Intensity contour map 20 is made of an area 21 and a plurality of lines representing relative intensities of light. The lines nearest area 21 are designated 22, 23, 24, and 26. By assigning relative intensity values or brightness values to lines 22, 23, 24, and 26 with 1.0 being the brightest and 0.2 being the darkest, the intensity or the amount of light that is projected from illumination of phase-shift mask 11 can be visualized or described. Additionally, it should be understood that relative light intensity values have been simplified in order to more clearly present intensity contour maps 20, 40, 70, 90, 120, and 140. Area 21 has a value of 0.0; therefore, it is the darkest area and blocks the most amount of light. Line 22, which surrounds area 21, is given a relative value of 0.2; therefore, line 22 is slightly brighter than area 21. Line 23, which surrounds line 22, is given a value of 0.4, thus making it slightly brighter than line 22. Line 24 is given a value of 0.6, thus making it a little brighter than line 23. Line 26, which surrounds line 24, is given a value of 0.8, thus making it a little more brighter than line 24. The value of 1.0 is given to the rest of the field that is not defined. It should be understood that intensity changes between lines are smooth.

Region or area 21, however, does not form a sharp 90 degree angle where phase-shift element 12 and phase-shift element 13 meet, as shown in FIG. 1A, but instead forms a hot spot or irregular pattern 27 It should be understood that irregular pattern 27 causes an indentation or removal of a photosensitive material when photo mask 11 is used for photolithography. This indentation or bright spot ultimately causes several problems, such as thinning of the projected line width, which further results in an etched line that has inferior current carrying capability. If the irregular pattern is severe enough, the semiconductor device will not function due to the thinning or removal of the etched line width.

FIG. 2A is a greatly enlarged plan view of an embodiment of the present invention used in making an elbow or a right angle 30 on a chromeless phase-shift mask 31. Phase-shift element 32 and phase-shift element 33 have similar dimensions as phase-shift element 12 and phase-shift element 13, as previously discussed in FIG. IA. In the present invention, right angle 30 is made by positioning an end 36 of phase-shift element 33 close to, but not touching, side 37 of phase-shift element 32, thereby leaving a predetermined space 34 between phase-shift element 32 and phase-shift element 33. Additionally, it should be understood that other angles, such as but not limited to 30 degrees, 45 degrees, and 60 degrees are made with phase-shift element 32 and phase-shift element 33. Pullback span or predetermined space 34 is determined by the following formula: ##EQU1## where C1 and C2 are empirically derived constants with fixed values of 0.35 and 0.75 respectively, wl is the wavelength of the illumination of the light source in nanometer, n.a. is the numerical aperture of the lens of the optical system in which the chromeless phase-shift mask 31 is being used. Calculating the first term of the above equation results in a minimum width of the predetermined space 34, and calculating the second term of the above equation results in a maximum width of distance of the predetermined space 34, thereby describing the range of values that predetermined space 34 can be assigned.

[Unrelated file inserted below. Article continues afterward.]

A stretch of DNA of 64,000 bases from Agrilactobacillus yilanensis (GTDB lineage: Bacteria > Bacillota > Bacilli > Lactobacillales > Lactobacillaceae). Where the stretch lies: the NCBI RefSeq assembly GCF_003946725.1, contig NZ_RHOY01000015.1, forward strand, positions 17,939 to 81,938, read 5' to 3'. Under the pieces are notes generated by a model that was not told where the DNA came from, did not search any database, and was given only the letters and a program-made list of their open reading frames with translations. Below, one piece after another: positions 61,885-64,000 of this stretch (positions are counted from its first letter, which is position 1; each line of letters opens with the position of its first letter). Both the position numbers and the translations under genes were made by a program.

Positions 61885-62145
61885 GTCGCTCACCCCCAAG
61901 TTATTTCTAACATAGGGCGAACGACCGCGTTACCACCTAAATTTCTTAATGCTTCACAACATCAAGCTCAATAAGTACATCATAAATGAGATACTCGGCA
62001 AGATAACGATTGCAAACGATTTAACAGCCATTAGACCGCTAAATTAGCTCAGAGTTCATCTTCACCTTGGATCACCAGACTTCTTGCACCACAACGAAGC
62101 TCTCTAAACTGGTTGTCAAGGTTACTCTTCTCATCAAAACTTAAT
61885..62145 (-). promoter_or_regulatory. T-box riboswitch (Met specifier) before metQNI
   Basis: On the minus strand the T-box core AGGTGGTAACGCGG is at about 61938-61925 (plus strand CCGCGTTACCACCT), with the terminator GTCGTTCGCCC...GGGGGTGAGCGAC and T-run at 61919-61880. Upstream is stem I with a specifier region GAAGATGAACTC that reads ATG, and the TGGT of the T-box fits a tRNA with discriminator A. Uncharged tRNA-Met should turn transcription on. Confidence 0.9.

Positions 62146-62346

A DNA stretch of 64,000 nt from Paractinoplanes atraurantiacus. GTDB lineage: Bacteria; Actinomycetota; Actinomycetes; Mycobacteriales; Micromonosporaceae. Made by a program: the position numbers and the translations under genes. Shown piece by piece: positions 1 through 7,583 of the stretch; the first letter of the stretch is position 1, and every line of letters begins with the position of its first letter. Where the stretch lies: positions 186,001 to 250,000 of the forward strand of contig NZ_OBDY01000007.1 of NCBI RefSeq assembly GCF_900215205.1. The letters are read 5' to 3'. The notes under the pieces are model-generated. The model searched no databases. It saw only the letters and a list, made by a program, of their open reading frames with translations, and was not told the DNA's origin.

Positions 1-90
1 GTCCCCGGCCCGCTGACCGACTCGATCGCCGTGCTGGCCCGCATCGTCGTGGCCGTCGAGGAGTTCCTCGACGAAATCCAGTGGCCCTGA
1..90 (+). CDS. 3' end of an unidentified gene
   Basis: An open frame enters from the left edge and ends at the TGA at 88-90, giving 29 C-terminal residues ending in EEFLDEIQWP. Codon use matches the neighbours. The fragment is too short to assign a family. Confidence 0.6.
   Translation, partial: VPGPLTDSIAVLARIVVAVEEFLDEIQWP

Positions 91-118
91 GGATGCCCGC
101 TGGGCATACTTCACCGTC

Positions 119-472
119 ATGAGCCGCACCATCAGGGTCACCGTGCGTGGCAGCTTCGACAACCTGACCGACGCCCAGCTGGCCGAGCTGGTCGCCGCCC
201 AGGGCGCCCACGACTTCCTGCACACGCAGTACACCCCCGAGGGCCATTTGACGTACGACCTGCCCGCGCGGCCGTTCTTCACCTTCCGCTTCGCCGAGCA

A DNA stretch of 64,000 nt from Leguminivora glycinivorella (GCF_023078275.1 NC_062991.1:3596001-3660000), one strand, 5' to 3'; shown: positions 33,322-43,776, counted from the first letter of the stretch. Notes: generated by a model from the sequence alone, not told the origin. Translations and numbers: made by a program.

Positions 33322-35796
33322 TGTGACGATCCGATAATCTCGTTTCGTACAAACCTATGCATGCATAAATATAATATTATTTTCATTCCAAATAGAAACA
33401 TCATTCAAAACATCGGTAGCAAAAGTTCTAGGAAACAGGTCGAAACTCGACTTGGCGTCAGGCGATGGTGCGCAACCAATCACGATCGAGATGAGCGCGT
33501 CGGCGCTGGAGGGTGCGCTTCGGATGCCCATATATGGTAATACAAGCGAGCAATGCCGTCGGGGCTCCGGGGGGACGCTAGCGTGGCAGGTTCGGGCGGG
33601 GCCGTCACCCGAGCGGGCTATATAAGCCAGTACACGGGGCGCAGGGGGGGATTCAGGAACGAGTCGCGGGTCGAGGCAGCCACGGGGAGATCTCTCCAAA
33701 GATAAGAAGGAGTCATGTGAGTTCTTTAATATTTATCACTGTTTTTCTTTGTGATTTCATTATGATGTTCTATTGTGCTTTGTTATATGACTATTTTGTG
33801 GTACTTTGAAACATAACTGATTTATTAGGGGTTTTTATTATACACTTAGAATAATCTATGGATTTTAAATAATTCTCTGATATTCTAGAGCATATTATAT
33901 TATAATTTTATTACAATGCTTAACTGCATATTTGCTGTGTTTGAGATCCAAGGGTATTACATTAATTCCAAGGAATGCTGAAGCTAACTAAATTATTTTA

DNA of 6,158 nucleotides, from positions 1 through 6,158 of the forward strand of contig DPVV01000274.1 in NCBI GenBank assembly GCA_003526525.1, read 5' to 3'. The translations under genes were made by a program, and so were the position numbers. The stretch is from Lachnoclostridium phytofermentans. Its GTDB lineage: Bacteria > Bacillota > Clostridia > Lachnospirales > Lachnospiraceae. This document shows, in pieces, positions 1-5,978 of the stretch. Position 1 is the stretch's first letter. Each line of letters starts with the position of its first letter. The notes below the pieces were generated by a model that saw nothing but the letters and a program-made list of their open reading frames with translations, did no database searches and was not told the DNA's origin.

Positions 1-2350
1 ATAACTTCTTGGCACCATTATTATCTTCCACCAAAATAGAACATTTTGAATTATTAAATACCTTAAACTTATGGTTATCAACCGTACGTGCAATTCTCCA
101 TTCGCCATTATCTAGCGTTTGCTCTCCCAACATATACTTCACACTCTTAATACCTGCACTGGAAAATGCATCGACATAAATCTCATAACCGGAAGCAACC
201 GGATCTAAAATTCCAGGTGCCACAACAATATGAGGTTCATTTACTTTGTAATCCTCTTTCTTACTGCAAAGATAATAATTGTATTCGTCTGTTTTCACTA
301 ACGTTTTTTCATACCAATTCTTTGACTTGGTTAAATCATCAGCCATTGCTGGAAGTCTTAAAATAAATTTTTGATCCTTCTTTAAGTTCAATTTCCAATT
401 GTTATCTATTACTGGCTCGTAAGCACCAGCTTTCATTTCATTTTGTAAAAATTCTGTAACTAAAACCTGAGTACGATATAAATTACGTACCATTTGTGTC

By way of example, using an illumination system with a wave length of 0.365 micron, a lens with a numerical aperture of 0.52, and empirically derived constants of 0.35 for C1 and 0.75 for C2 results in a pullback span or a predetermined space 34 that has a range from between 0.25 micron to 0.5 micron.

However, when phase-shift element 32 is made of an opaque material, width of phase-shift element 32 is made to any desirable width. Additionally, when phase-shift element 32 is replaced by an opaque material, it should be understood that predetermined space 34 between phase-shift element 33 and phase-shift element 32 is not required.

FIG. 2B is a greatly enlarged simplified intensity contour map 40, generated by a computer simulated illumination of chromeless phase-shift mask 31 that is made with an embodiment of the present invention as shown in FIG. 2A. Intensity contour map 40 is made of an area 41 and adjacent lines 42, 43, 44, and 46 plus several others. As previously discussed in FIG. 1B, each area and each line is given a numerical value corresponding to brightness or to an amount of light in that particular location. Area 41 has a value of 0.0; therefore, it is the darkest area and blocks the most amount of light. Line 42, which surrounds area 41, has a value of 0.2, which is slightly brighter then area 41. Line 43, which surrounds line 42, has a value of 0.4, thus is brighter than line 42. Line 44, which surrounds line 43, has a value of 0.6, thus is brighter than line 43. Line 46, which surrounds line 44, is given a value of 0.8, thus making it a little brighter than 44. It should be understood that intensity changes are smooth gradual changes and are not staggered steps.